Need for ‘Tragic Optimism’ in a Post-COVID World

1 B.A.(H) Applied Psychology Student, Ramanujan College, University of Delhi, Delhi, India

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*Author of Correspondence: Kashish Uppal, E-mail: k ashishuppal05@gmail.com

Abstract

Covid-19 has been called a black swan, that turned into a pandemic and took the whole world by storm. This has deeply affected the mental health of each and every individual, infected or not, our lives changed and we struggle to find a new normal. But as Viktor Frankl put it, “when we are no longer able to change a situation, we are challenged to change ourselves.” This letter aims to shed light on the necessity for adopting principles like Tragic Optimism in order to cope healthily and navigate using principles of positive psychology in this pandemic.
Keywords: Tragic Optimism, Positive Psychology, Viktor Frankl, Positivity, Pandemic, Covid-19

Madam,
As Paul Wong rightly said, “I can hope for the best and prepare for the worst. Such tragic optimism is the most realistic and strongest type of optimism”, in this pandemic such an observation can be of great value. We often see that some people are broken by crisis while others emerge stronger than before. It is a clear distinction between people who are crippled under fear due to the uncertainty of the circumstance and those who still manage to remain optimistic and find the light at the end of the tunnel. The key difference between these kinds of individuals is that they have cultivated a sense of ‘Tragic Optimism ‘(term coined by Viktor Frankl, holocaust survivor & psychiatrist from Vienna) is “it means that one is, and remains, optimistic in spite of the ‘tragic triad’ (pain, guilt and death).” Viktor Frankl then added a postscript to this well renowned book-Man’s Search for Meaning – titled ‘tragic optimism’ which goes on to add “saying yes to life in spite of everything,” assumes that life is potentially meaningful under any conditions, even those which are extremely devastating.[1]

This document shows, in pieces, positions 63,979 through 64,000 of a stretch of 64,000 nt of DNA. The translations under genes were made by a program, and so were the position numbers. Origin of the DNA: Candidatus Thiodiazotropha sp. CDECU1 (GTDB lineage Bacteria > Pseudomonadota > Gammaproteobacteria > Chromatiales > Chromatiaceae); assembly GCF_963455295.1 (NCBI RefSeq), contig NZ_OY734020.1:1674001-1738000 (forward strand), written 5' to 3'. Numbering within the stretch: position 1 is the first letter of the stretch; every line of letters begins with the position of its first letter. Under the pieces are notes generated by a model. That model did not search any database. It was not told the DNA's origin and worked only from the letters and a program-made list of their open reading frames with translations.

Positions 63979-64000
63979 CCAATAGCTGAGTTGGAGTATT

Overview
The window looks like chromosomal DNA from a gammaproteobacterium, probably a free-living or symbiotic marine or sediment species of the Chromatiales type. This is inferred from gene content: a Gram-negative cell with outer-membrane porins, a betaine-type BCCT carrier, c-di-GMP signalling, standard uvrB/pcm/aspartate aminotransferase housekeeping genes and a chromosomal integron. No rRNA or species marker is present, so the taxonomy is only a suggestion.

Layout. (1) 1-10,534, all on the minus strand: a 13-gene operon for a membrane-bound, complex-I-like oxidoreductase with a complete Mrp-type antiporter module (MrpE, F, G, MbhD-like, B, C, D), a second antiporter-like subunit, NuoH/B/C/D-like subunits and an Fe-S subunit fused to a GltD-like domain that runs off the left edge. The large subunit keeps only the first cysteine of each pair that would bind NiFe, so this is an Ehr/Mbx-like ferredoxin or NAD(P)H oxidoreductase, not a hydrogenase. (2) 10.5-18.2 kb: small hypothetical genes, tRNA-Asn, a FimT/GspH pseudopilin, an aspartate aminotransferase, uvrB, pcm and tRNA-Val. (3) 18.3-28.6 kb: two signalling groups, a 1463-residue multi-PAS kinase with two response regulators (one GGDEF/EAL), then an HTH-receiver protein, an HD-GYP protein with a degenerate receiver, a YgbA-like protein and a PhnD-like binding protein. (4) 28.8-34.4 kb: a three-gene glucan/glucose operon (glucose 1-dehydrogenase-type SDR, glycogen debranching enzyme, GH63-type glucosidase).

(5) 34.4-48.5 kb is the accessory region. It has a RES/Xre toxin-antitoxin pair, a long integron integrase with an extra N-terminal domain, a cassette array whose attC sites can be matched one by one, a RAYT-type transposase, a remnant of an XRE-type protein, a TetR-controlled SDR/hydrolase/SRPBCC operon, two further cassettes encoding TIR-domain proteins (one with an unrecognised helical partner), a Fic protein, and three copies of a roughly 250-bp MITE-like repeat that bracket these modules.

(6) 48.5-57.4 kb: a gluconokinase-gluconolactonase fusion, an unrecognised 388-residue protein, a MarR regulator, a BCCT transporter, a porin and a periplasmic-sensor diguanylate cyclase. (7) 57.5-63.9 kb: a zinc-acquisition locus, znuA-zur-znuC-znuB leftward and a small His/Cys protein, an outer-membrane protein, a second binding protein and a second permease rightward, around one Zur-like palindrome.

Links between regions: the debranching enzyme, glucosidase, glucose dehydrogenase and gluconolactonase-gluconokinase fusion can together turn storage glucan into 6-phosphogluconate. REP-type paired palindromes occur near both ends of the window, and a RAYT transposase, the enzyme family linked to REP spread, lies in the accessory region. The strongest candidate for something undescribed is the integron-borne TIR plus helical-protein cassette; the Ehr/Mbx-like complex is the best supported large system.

A condition like this which has cast a dark shadow on the entire world screams a need to develop a sense of tragic optimism, assuming that every human has an ability to turn around a situation of dismay creatively for the better in order to cope. As Viktor Frankl(1983) put it,”[3] turning suffering into a human achievement and accomplishment; [4] deriving from guilt the opportunity to change oneself for the better; and[4] deriving from life’s transistorizes an incentive to take responsible action.” By the first step, we can understand that it’s possible to do more than just cope, suffering in times like this pandemic can actually be an opportunity for individuals to emerge as leaders for the community and society. One must also leave behind the guilt in order to make advances to learn and improve, to take back the control of their lives away from the pandemic and back into their own hands. This process of using this time creatively can be done by changing one’s mindset from being ‘stuck’ at home to being ‘safe’ at home. By accepting that this is a black swan no one could have predicted and has changed the course of all our lives but it is upto us to give it direction now in a Post-COVID world.[25] Frankl called it “capacity to creatively turn life’s negative aspects into something positive or constructive.” Naturally some people are more hopeful than others yet by focusing on the positives one can train themselves to be more optimistic. This can be easily evident by meaning-centered psychotherapy, developed by Dr. William Breitbart and his colleagues to help terminal patients cope with death which depicts that even in the most devastating situations people have the ability to find purpose in life even in a crisis. Using this time creatively, improving our relationships, self-growth and skill enhancement is how to deal effectively under lockdown to avoid being a nervous, anxious wreck and deal poorly with the circumstance we are in.

Through this letter, I aim to create awareness and urge everyone to cultivate tragic optimism in the face of this pandemic as our lives as we know it may never be the same in a post-COVID world and we must deal with this effectively. So, it is my humble request that you publish this letter highlighting this issue in your esteemed Journal to create an awakening about the same amongst the youth and the public as a powerful tool of change. I hope everyone reading this remains in good health physically and mentally and that you will consider this request.

Kashish Uppal

References

  1. Frankl V. Man’s search for meaning: An introduction to logotherapy. New York Simon & Schuster: Simon & Schuster;1984.
  2. Smith E. Opinion | On Coronavirus Lockdown? Look for Meaning, Not Happiness [Internet]. Nytimes.com. 2020 [cited 12 May 2020].Available from:https://www.nytimes.com/2020/04/07/oipnion/coronavirus-mental-health.html
  1. Von Devivere B. Meaningful work: Viktor Frankl’s legacy for the 21st century. Cham: Springer International Publishing; 2018
  2. Summary of Viktor Frankl on “Tragic Optimism” [Internet]. Reason and Meaning. 2020 [cited 12 May 2020]. Available from:https://reasonandmeaning.com/2017/03/03/summary-of-victor-frankls-tragic-optimism/
  1. Pruyser Maintaining hope in adversity. Pastoral Psychology. 1986;35(2):120-131.